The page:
Emily Avery-Miller: Writing and Advocacy in S-L Courses

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Round Table Inc. Youth Center, South Boston

Emily Avery-Miller has been teaching at Northeastern since Fall 2016 and regularly integrates service-learning into her courses.

With a background in non-profits and communications, Avery-Miller matches her students with local advocacy organizations so that they can experience first-hand how writing is integral to an organization’s mission.

How did you become involved in service-learning?

I started integrating service-learning in my writing classes shortly after I started teaching First-Year Writing at Emerson College. Some of my mentors there were involved in service-learning. They inspired me and gave me really helpful guidance to get started. A few years later, I started here at Northeastern and I was excited to see that the university and my colleagues in the English Department were very engaged with and supportive of service-learning.

What motivates you to design your service-learning courses?

Before I became a teacher, I was a communications director at a non-profit organization. I knew how integral writing was to advocacy and making change. When I began teaching, I saw how talented and engaged students were. I saw the opportunity to integrate the energy, creativity and talents of college students with those of the community organizations.

What kinds of service-learning opportunities have your students pursued?

Groups of 2-4 students are matched with 5 local advocacy organizations. They work together to identify and develop writing projects that support the organizations’ missions. There’s a wide range of what students get involved with, including:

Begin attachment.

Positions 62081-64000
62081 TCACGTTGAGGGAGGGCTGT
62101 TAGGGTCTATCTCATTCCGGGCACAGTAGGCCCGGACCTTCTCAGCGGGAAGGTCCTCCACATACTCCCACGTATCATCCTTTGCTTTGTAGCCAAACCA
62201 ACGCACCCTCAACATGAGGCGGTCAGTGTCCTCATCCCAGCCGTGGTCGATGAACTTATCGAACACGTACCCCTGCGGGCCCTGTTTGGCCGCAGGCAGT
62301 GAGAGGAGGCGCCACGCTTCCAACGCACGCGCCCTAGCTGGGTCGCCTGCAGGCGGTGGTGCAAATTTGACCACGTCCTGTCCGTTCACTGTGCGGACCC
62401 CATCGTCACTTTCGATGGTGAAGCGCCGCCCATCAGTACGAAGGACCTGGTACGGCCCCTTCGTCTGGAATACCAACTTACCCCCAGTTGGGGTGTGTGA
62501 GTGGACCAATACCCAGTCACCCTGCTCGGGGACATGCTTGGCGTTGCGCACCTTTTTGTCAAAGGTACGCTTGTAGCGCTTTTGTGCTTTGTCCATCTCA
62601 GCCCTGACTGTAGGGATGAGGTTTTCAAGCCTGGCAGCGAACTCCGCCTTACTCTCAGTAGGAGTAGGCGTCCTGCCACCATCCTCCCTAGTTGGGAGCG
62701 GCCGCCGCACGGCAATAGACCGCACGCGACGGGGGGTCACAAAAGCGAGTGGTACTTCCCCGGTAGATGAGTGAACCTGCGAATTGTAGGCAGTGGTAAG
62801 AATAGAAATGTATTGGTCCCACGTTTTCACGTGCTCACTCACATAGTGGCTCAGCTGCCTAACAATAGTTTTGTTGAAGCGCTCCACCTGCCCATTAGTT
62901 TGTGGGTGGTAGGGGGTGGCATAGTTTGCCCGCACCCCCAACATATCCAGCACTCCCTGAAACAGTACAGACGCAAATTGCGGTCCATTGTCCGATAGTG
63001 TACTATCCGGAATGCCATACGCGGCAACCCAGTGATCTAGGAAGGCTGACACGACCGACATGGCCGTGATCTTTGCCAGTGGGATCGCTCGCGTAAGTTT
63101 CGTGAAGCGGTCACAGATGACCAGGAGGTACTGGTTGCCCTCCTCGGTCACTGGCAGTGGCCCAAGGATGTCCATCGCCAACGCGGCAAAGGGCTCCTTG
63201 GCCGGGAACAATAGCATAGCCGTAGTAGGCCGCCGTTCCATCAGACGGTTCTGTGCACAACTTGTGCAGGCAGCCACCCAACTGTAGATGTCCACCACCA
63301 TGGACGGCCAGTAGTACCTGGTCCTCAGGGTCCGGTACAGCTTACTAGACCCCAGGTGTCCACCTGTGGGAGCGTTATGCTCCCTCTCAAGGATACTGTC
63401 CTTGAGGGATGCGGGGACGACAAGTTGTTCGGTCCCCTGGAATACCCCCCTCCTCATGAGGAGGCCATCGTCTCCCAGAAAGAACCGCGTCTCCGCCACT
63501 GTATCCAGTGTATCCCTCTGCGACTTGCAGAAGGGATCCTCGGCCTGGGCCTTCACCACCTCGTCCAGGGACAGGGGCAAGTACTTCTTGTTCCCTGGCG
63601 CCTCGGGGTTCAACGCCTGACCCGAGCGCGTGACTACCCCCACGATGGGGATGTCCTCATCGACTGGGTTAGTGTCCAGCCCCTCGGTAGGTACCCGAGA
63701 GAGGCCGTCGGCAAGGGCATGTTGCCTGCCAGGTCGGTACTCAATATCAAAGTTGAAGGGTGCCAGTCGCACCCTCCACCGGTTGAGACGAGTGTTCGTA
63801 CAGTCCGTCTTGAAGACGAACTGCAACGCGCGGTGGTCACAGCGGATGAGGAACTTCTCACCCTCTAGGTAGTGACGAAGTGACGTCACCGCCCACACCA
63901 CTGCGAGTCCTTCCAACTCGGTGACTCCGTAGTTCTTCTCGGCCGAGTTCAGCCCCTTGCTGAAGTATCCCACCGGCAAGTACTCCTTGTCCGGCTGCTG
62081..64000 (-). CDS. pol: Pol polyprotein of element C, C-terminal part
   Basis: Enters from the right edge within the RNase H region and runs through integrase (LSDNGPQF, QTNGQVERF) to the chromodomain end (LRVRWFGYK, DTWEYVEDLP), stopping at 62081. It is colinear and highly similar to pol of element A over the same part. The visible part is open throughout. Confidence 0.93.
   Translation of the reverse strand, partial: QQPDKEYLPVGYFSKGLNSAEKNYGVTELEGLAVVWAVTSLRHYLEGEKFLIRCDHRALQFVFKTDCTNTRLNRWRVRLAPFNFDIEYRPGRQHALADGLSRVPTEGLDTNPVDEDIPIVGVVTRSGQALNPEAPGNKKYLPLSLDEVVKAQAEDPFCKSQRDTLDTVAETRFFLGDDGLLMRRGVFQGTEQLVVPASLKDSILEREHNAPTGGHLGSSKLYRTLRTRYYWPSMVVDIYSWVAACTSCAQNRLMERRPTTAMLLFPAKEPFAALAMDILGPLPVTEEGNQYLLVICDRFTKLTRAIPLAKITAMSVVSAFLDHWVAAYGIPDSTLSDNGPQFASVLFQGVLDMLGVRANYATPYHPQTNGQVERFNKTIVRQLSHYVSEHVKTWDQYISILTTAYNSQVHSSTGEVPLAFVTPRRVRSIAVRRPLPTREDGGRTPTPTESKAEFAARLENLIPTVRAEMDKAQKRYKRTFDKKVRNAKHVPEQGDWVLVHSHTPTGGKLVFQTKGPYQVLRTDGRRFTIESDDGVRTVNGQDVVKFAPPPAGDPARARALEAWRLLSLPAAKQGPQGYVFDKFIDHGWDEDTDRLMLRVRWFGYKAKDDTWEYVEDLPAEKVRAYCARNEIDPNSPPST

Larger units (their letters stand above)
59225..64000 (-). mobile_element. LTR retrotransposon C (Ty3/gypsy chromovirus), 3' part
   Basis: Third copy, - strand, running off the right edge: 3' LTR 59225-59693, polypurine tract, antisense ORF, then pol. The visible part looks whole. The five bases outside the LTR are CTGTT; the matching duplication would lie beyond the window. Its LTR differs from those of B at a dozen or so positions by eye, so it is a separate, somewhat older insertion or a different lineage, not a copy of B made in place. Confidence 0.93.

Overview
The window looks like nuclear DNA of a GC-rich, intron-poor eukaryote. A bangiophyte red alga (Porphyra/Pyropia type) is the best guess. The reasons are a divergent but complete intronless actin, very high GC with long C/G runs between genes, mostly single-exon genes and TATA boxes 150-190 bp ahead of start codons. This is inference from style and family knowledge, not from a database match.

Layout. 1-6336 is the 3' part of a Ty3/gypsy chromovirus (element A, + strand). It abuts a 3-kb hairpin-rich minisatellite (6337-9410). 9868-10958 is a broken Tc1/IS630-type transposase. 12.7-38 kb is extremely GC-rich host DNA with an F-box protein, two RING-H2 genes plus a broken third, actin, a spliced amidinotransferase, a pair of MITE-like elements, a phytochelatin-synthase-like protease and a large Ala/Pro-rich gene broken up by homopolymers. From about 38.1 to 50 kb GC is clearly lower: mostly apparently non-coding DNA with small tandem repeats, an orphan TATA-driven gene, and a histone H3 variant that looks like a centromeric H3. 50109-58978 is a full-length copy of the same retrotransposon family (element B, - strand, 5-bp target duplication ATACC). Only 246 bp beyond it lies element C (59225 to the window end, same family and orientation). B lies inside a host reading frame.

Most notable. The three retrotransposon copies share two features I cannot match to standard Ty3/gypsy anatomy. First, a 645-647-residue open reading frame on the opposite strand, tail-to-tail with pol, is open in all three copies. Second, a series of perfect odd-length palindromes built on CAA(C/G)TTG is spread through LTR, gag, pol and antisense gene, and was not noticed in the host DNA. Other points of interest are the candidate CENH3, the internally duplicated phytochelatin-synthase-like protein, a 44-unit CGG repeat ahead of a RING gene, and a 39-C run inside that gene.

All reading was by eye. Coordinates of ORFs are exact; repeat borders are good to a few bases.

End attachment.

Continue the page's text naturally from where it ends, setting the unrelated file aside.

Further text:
Professor Avery-Miller’s students build and create art at Round Table Inc. Youth Center in South Boston

How would you describe the mission/goal of service-learning: how it relates to writing and how it benefits both students and their communities?

Service-learning provides a meaningful context for the writing goals of the course, namely to understand and respond to different writing situations and make appropriate choices about tools, voice and audience. Writing in partnership is one way to cultivate engagement between Northeastern and our neighboring communities, and to pursue goals together.

What do you value most about your service-learning experience?

A service-learning course is never the same twice. Every day presents opportunities and challenges, and the outcome is never quite predictable. At the end of the semester, I love hearing that students and community partners have discovered something new together.

Learn more about ENGW S-L courses

Published On: June 14, 2019